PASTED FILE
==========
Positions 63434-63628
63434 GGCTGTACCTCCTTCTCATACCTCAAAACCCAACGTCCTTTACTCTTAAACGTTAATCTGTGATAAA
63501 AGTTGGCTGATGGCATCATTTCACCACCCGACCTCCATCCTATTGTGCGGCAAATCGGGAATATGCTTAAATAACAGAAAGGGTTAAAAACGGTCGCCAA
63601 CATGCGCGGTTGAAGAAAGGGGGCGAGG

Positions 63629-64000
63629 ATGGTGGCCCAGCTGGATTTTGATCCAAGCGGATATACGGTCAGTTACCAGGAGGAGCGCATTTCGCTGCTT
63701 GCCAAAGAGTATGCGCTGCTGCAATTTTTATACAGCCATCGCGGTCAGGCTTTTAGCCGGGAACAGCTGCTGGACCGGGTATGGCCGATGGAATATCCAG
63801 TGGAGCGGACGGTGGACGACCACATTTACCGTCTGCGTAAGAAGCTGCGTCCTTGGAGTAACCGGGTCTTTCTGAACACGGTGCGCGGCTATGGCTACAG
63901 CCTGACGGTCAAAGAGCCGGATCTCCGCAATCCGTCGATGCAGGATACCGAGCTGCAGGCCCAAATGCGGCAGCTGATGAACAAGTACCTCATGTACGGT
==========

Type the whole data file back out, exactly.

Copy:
Positions 63434-63628
63434 GGCTGTACCTCCTTCTCATACCTCAAAACCCAACGTCCTTTACTCTTAAACGTTAATCTGTGATAAA
63501 AGTTGGCTGATGGCATCATTTCACCACCCGACCTCCATCCTATTGTGCGGCAAATCGGGAATATGCTTAAATAACAGAAAGGGTTAAAAACGGTCGCCAA
63601 CATGCGCGGTTGAAGAAAGGGGGCGAGG

Positions 63629-64000
63629 ATGGTGGCCCAGCTGGATTTTGATCCAAGCGGATATACGGTCAGTTACCAGGAGGAGCGCATTTCGCTGCTT
63701 GCCAAAGAGTATGCGCTGCTGCAATTTTTATACAGCCATCGCGGTCAGGCTTTTAGCCGGGAACAGCTGCTGGACCGGGTATGGCCGATGGAATATCCAG
63801 TGGAGCGGACGGTGGACGACCACATTTACCGTCTGCGTAAGAAGCTGCGTCCTTGGAGTAACCGGGTCTTTCTGAACACGGTGCGCGGCTATGGCTACAG
63901 CCTGACGGTCAAAGAGCCGGATCTCCGCAATCCGTCGATGCAGGATACCGAGCTGCAGGCCCAAATGCGGCAGCTGATGAACAAGTACCTCATGTACGGT